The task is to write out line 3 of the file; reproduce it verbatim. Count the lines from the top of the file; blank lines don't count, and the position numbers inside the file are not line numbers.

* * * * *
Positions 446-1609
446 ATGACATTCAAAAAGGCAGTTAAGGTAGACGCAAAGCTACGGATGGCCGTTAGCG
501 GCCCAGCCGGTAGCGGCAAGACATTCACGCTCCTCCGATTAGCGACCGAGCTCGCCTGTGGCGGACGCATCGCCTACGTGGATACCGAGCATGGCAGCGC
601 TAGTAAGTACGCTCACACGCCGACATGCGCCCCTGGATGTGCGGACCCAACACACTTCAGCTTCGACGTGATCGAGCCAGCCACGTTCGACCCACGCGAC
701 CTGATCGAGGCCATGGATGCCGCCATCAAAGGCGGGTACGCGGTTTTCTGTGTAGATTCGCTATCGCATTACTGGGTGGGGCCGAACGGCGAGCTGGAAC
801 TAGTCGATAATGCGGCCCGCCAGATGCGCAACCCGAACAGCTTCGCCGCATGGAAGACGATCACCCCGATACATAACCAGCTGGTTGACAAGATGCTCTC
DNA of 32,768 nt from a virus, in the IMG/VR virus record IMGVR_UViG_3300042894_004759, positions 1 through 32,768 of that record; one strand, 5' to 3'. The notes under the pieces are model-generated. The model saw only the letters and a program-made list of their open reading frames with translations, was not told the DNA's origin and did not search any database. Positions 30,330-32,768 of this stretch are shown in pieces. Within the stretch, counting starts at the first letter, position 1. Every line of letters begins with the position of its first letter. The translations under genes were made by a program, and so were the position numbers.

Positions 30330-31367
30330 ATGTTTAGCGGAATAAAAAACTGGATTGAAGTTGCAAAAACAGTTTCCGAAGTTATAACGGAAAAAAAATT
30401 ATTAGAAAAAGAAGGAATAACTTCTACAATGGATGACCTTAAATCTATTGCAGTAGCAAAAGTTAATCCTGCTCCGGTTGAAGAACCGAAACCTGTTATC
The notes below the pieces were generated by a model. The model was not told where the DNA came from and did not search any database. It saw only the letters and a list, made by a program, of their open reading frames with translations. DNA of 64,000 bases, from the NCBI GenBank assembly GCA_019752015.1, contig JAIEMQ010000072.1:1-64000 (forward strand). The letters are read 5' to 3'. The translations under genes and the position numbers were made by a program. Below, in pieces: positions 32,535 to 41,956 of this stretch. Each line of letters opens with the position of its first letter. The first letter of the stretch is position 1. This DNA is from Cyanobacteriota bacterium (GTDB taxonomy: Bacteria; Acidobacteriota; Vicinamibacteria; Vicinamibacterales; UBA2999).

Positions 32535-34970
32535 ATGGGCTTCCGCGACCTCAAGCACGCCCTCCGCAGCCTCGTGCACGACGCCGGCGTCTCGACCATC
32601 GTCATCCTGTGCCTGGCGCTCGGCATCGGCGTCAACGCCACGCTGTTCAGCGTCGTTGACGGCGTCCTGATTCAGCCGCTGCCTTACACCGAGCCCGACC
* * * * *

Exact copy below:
501 GCCCAGCCGGTAGCGGCAAGACATTCACGCTCCTCCGATTAGCGACCGAGCTCGCCTGTGGCGGACGCATCGCCTACGTGGATACCGAGCATGGCAGCGC